5. Rural Schools, Brain Drain and Community Survival
The No. 5 and No. 4 entries were separated by less than 10 page views. This post is related to an issue that appears twice in our Top 5—rural students’ college enrollment rates, which are lower than any other geographic area (and the national average). The post described the findings of research on the role schools play in the “brain drain” phenomenon, in which the most talented rural residents leave in search of better opportunities elsewhere. Interestingly, researchers found schools were not only agents of brain drain, but they also reinforced social boundaries.
4. Study: Poor, Rural Families Need Support for Special Needs Students
I try to feature as much rural education-related research as I can, and this study was one that gave some advice to rural educators working with special needs or low-income students. This study originally was published in 2003 but appeared in a spring 2011 issue of the Rural Special Education Quarterly, which is published by the American Council on Rural Special Education. The top three tips? Provide special programs for female students with disabilities, consider the hardships of low-income families when creating family involvement programs, and advocate for anti-poverty programs.
3. Defining Disrespect From Rural Teachers’ Perspective
Coming in third was a post on the way rural teachers define disrespect and the implications that has for training them to manage student behavior. It featured a study published in Rural Special Education Quarterly on a rural Ohio district with five schools. They talked about the need to further study the behaviors teachers most frequently cited as disrespectful so better training could be provided to manage those.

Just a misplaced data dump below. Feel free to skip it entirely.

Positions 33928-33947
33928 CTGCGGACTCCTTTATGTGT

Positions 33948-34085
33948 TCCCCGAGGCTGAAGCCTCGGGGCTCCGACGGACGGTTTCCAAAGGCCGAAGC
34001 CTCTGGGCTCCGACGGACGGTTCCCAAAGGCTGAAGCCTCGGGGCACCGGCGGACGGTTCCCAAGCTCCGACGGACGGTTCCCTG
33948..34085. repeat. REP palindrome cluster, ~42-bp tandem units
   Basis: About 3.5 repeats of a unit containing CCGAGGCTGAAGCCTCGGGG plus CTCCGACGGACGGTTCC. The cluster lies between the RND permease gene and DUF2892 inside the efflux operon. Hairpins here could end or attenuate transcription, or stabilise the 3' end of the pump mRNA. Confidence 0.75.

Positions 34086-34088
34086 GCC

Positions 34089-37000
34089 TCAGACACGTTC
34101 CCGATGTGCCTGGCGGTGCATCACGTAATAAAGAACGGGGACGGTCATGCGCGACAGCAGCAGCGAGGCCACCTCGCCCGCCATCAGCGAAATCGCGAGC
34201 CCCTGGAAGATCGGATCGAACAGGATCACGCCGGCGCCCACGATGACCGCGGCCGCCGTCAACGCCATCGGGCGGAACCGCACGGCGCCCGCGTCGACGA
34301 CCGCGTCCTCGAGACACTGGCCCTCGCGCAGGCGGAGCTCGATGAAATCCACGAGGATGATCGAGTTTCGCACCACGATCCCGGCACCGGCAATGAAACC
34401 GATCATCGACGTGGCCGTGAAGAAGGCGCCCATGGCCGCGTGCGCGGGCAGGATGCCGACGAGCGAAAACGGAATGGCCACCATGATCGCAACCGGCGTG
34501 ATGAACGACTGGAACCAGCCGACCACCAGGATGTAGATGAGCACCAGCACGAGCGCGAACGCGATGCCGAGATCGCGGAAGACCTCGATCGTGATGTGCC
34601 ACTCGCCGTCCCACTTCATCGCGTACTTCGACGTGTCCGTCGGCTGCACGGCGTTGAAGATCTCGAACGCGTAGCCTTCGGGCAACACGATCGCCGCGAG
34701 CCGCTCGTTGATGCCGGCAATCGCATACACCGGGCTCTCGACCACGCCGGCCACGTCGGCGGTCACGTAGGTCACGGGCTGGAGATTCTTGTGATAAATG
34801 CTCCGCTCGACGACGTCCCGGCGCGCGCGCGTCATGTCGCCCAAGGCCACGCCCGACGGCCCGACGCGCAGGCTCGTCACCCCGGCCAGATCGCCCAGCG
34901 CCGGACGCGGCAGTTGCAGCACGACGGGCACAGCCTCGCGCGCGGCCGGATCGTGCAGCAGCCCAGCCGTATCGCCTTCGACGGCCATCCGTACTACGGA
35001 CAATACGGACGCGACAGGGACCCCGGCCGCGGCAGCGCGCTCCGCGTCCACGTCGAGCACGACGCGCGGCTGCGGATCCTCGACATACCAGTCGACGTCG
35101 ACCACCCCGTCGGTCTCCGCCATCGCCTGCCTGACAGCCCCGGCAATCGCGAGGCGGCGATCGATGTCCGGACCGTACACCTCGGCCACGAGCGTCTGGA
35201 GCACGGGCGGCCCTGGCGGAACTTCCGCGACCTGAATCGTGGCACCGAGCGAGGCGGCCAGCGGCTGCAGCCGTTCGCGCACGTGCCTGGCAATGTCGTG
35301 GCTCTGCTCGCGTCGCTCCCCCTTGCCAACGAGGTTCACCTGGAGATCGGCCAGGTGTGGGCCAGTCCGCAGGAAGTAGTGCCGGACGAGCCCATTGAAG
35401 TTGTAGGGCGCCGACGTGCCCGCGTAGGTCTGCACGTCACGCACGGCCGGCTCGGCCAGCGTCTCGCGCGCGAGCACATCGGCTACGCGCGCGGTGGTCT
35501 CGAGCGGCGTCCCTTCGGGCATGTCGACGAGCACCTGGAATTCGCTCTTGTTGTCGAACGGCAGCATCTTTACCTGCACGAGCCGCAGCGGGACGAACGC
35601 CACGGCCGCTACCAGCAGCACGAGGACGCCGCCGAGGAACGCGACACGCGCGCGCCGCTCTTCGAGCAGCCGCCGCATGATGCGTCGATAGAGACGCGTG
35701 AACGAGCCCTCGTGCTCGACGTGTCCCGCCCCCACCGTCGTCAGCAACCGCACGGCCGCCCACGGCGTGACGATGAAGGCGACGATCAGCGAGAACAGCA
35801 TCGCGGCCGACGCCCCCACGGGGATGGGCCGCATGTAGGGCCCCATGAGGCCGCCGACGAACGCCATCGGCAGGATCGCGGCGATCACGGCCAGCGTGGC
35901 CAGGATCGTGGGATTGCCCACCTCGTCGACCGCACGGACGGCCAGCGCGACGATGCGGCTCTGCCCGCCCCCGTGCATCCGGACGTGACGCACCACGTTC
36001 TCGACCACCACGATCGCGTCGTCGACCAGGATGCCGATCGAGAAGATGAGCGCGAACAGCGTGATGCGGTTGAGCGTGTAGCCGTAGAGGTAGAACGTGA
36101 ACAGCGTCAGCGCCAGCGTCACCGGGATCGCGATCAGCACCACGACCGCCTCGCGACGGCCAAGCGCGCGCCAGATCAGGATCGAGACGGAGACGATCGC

2. Rural Superintendents Share Financial Success Secrets
It doesn’t surprise me that this post landed at No. 2. Is there any rural school leader who doesn’t want to know how to improve his/her district’s finances? Rural schools nationally struggle with finances for a myriad of reasons: they lack economies of scale, and funding formulas often are based on enrollment, which typically is lower in rural areas. This post detailed a study on a group of successful, rural Texas superintendent who shared their strategies to stretch limited resources.
1. How Two Rural Schools Prepare Kids for College, Part 1
This post had more than double the number of page views as the second most-read post, and I’m certain that’s because it was featured in a newsletter published by ASCD, formerly the Association for Supervision and Curriculum Development, which is an educational leadership organization. The post highlighted an online discussion hosted by the American Youth Policy Forum on the success strategies of two rural schools. I concentrated on Patton Springs School in Afton, Texas, which has a 100 percent graduation rate and enables students to finish with up to 30 college credits. The broader issue of lower college enrollment rates for students from rural areas was one of the most significant we’ve covered this past year, and we’ll look for more ways to do so in 2012.
Thanks for reading, and Happy New Year!
A version of this news article first appeared in the Rural Education blog.